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Study: fatal car-bike and car-pedestrian accidents on the rise

As we’ve said before, according to 2005 data from the National Highway Traffic Safety Administration, 64,000 pedestrians and 45,000 bicyclists were injured in car accidents in that year alone. Nearly 5,000 pedestrians and almost 1,000 bikers were killed that year.

A study just published in the journal Public Health Reports sheds new light on a prominent cause of many of those fatal pedestrian and bike accidents: distracted drivers. Researchers from the University of Nebraska Medical Center combed through NHTSA’s Fatality Analysis Reporting System, or FARS, examining police reports received between 2005 and 2010. They were looking at car accident reports investigators where had concluded were caused by distracted driving, and one surprising trend became clear.

While, overall, fatal motor vehicle accidents have been declining nationwide over the past few years, fatal pedestrian and bicycle accidents caused by distracted motorists rose substantially over that five-year period. In fact, distraction-related car-bicycle accidents rose by 30 percent, and those involving pedestrians jumped by almost 50 percent.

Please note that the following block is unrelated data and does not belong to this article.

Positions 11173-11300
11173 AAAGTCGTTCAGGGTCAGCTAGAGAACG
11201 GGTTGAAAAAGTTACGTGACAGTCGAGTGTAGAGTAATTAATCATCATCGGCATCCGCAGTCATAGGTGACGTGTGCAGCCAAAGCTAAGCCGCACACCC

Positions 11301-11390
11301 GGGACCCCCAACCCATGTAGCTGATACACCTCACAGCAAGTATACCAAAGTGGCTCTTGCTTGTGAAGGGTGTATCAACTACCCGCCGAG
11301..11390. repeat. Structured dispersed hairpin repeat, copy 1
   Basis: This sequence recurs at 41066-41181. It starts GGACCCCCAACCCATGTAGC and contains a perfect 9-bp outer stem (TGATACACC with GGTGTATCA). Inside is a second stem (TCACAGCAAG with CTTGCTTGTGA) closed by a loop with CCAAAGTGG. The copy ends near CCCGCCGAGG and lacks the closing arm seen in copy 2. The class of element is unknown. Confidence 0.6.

NHTSA’s FARS database only includes fatal accident reports. Considering the overall ratio of traffic accidents with injuries to those involving fatalities, it’s likely that thousands of bikers and pedestrians were injured by distracted motorists each year over the period studied.

In fact, the total number of fatal accidents caused by distraction is probably underestimated in FARS, the researchers said. Distracted driving is difficult to prove after an accident unless the driver admits the distraction or was observed by witnesses. The researchers had to rely on police investigators having reported distracted driving as the cause, and there are likely many more in the system were officers weren’t certain enough to record that conclusion.

“We’re constantly exposed to distracted drivers. I don’t think there’s a day that I don’t see someone driving and using their cell phone, a lot of times they’re texting,” commented one of the researchers. “It’s something that’s pervasive in society.” That pervasiveness makes driver distraction a major serious health threat.

Yet with all the public information campaigns and new laws prohibiting texting and cellphone use behind the wheel, drivers persist in engaging in these distracting activities. Unless that behavior is sharply curbed, more innocent people will continue to die in car accidents caused by a motorist’s momentary distraction.

Source: Claims Journal, “Distracted Driving Killing More Pedestrians, Bicyclists,” Nov. 25, 2013

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